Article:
Comics have a good chance of surviving ecological disaster. Unlike, for example, blue-chip video art, there may be a place for hand-drawn sequential graphics after floodwaters recede.
Slow-cooked verbiage in Flarf: An Anthology of Flarf
“I’m interested in subterranean culture that says ‘I will trick you’ to official culture, ‘I will play you.’”
If you’ve ever taken a course about modern and contemporary art history, chances are you know that Minimalist sculptor Donald Judd wrote the lively essay “Specific Objects” in 1965. But you may not know that Judd wrote throughout his thirty-five-year career.
The nth volume of interviews by curator Hans Ulrich Obrist gathers fourteen conversations with surviving luminaries of an era of Mexican culture that in hindsight is nothing short of magnificent, despite its under-recognized or somewhat forgotten status abroad.
The newly published journals match and exceed all preexisting Wieners publications.
A compilation of text, photographs, illustrations and diagrams, The Art of McSweeney’sdocuments the history of the unique publisher as it rose from its precarious position as a hawker of rejected stories.
“I can’t distill it all,” Evie Shockley confesses in her contribution to this vital and multifarious print offshoot of Claudia Rankine’s online Open Letter Project.
Renée Green’s collection, Other Planes of There, which spans over twenty years of the artist’s career, holds an alluring sense of return for me, offering a kind of fossil record of an evolving debate among progressive artists and cultural critics.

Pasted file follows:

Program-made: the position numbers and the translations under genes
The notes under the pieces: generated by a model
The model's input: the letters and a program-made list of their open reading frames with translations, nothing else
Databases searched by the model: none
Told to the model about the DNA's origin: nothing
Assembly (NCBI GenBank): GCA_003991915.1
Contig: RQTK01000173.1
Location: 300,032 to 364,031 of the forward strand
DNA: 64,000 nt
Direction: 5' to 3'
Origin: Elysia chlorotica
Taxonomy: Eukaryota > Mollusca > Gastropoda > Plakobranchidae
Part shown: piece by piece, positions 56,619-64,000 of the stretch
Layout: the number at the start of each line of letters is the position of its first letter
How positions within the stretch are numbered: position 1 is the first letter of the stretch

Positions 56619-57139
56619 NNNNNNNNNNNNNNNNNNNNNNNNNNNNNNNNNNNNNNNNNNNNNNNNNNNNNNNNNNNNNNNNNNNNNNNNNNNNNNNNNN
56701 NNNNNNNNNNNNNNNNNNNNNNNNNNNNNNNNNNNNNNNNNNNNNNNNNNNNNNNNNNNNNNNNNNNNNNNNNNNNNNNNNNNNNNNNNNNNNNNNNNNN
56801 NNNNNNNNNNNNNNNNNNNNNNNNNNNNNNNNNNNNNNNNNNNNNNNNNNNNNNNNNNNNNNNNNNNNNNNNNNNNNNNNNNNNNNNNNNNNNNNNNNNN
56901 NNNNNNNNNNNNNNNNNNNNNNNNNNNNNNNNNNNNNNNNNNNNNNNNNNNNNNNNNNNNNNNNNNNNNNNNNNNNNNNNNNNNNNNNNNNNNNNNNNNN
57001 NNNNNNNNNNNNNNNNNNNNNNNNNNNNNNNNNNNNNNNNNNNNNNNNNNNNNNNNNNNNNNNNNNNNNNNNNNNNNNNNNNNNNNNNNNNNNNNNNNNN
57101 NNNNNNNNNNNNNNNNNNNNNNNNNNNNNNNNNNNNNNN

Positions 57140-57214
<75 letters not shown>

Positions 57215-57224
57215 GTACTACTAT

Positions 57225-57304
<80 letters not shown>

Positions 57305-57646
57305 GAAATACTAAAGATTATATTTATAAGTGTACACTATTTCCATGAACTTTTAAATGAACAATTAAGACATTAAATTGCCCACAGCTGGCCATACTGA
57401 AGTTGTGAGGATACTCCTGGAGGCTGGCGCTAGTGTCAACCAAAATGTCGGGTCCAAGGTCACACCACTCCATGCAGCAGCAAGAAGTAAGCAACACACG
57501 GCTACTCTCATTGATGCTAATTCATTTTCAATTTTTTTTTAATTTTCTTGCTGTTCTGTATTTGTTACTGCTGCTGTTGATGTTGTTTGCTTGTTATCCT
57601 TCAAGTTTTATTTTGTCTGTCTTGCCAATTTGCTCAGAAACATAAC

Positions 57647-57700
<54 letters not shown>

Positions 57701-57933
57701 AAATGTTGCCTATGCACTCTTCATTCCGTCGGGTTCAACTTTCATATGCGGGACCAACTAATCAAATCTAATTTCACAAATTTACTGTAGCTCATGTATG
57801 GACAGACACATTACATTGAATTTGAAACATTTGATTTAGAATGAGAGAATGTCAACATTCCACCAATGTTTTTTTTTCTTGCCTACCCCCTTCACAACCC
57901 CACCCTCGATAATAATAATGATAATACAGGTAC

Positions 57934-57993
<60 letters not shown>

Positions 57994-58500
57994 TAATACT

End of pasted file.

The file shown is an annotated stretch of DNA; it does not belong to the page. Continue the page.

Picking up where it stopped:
Translation as visitation. Translating silence, or the inability to translate silence. A word that does not want to be translated. Translation as story. Attempting to translate grief. Translation as unanswered letter to the dead.
When I began to read Andrew Lampert’s introduction to The George Kuchar Reader, the anxieties, fears, and dim career outlook I have often experienced, eased.
David Greenspan’s plays are at once grotesque and beautiful; they pontificate on meta-theater and self-consciousness, while remaining familiar and intimate.
Lucy R. Lippard collects the history of Conceptual Art in this polyphonic text.
There are many artistic modernisms. There are alternative modernisms, alternatives to modernism, and antimodernisms.
Anselm Berrigan responds to Joe Brainard’s new collection in neatly packaged, minimal essays.
Commodity fetishism or a city as art? Architect Richard Serra and others add to the panoply of voices in Hal Foster’s new collection of essays, The Art-Architecure Complex.
Cameron Shaw draws from examples in explaining her own connection to Lisa Pearson’s collection of work by female visual artists and writers.
Corina Copp contrasts the theatrical work of Yvonne Rainer with her new collection of poems, which are private and resistant to narrative, rejecting abstraction and decorative language.